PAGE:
More than 40 refugees from Congo-Brazzaville living in Gabon have been arrested in a police crackdown on illegal immigrants and threatened with deportation to their home country, a spokeswoman for the UN refugee agency UNHCR said.
Peggy Pentshi-a-Maneng, a protection officer with the UNHCR in the capital Libreville, said 42 refugees from Congo-Brazzaville were picked up by the Gabonese security forces in the southern town of Moanda on the evening of June 15 and driven to the border crossing point at Lekoko, 90 km to the south.
The refugees, who had been living for several years in Gabon, had been denied entry to Congo-Brazzaville by Congolese border guards and had equally been refused re-entry to Gabon. They remained stuck in a no-man’s-land between the two frontier posts, she told IRIN on Monday.
"We have been informed about the situation by our office in Franceville (800 km south of Libreville)," Pentshi-a-Maneng said. "This operation was launched by the Gabonese Ministry of Security and was aimed at cracking down on clandestine immigrants and people without identity papers."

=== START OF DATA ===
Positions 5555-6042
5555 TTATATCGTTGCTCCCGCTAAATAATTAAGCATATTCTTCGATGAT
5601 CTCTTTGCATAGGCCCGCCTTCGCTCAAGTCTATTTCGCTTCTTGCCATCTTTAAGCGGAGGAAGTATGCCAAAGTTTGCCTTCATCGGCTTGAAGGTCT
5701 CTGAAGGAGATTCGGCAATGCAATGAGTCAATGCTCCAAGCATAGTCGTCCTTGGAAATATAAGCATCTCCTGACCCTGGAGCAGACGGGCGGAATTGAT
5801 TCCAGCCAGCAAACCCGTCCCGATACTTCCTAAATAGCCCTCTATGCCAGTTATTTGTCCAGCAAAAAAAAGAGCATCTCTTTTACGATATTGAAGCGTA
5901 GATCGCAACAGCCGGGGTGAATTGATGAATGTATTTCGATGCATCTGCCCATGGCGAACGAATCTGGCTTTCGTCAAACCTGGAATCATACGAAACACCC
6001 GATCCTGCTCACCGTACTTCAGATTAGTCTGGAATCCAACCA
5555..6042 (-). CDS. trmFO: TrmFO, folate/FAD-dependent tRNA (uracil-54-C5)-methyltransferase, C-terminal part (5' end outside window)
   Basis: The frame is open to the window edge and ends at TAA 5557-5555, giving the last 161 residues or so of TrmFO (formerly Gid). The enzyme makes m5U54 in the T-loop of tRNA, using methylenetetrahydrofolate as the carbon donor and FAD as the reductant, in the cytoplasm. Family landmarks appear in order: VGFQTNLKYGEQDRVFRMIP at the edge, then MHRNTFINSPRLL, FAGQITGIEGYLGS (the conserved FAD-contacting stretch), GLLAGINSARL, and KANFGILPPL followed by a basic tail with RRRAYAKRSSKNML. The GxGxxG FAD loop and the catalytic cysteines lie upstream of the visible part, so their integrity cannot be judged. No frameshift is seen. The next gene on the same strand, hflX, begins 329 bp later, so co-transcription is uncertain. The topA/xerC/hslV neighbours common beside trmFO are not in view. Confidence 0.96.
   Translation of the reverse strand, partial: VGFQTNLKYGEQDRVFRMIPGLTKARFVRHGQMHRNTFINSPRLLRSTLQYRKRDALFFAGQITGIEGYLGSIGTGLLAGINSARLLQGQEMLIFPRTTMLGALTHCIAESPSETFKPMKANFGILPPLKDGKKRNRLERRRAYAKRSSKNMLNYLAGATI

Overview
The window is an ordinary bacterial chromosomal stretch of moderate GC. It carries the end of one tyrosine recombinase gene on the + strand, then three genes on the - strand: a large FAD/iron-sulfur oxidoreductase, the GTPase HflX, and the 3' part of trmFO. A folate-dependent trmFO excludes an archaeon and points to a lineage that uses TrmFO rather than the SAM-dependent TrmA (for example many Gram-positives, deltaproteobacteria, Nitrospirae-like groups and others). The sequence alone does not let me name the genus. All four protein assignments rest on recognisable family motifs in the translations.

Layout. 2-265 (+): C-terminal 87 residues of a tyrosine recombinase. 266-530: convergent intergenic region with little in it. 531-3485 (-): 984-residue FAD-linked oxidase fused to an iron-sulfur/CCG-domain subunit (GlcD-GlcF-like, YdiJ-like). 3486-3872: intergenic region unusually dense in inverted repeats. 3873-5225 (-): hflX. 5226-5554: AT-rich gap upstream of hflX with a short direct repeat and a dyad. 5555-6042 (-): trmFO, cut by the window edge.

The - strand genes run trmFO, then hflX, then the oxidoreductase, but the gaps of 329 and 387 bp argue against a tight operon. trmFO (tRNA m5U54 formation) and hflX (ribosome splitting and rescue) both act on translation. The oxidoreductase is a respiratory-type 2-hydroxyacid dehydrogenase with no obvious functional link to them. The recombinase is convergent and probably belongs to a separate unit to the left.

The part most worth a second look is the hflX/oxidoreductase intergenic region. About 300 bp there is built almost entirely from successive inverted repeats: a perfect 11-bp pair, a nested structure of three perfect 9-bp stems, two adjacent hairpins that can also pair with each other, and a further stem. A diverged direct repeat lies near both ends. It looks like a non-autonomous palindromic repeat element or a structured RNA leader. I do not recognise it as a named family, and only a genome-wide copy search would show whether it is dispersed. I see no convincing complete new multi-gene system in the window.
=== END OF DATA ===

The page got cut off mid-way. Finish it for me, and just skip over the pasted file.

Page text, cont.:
UNHCR said the forced repatriation of Congolese had been suspended, but Mesmin Brice Kimbatsa, a Congolese refugee who is chairman of the Association of African Refugees in Gabon, said: "Arrests of Congolese citizens in Moanda are continuing."
"Some refugees living in that town have taken refuge in a church," he added.
Gabonese officials declined to comment on the reported arrests.
There are about 14,000 Congolese refugees in Gabon. They fled across the border during a series of civil wars in Congo-Brazzaville between 1997 and 2000. Many live in Libreville, where they have found jobs and are generally well integrated into the local community.
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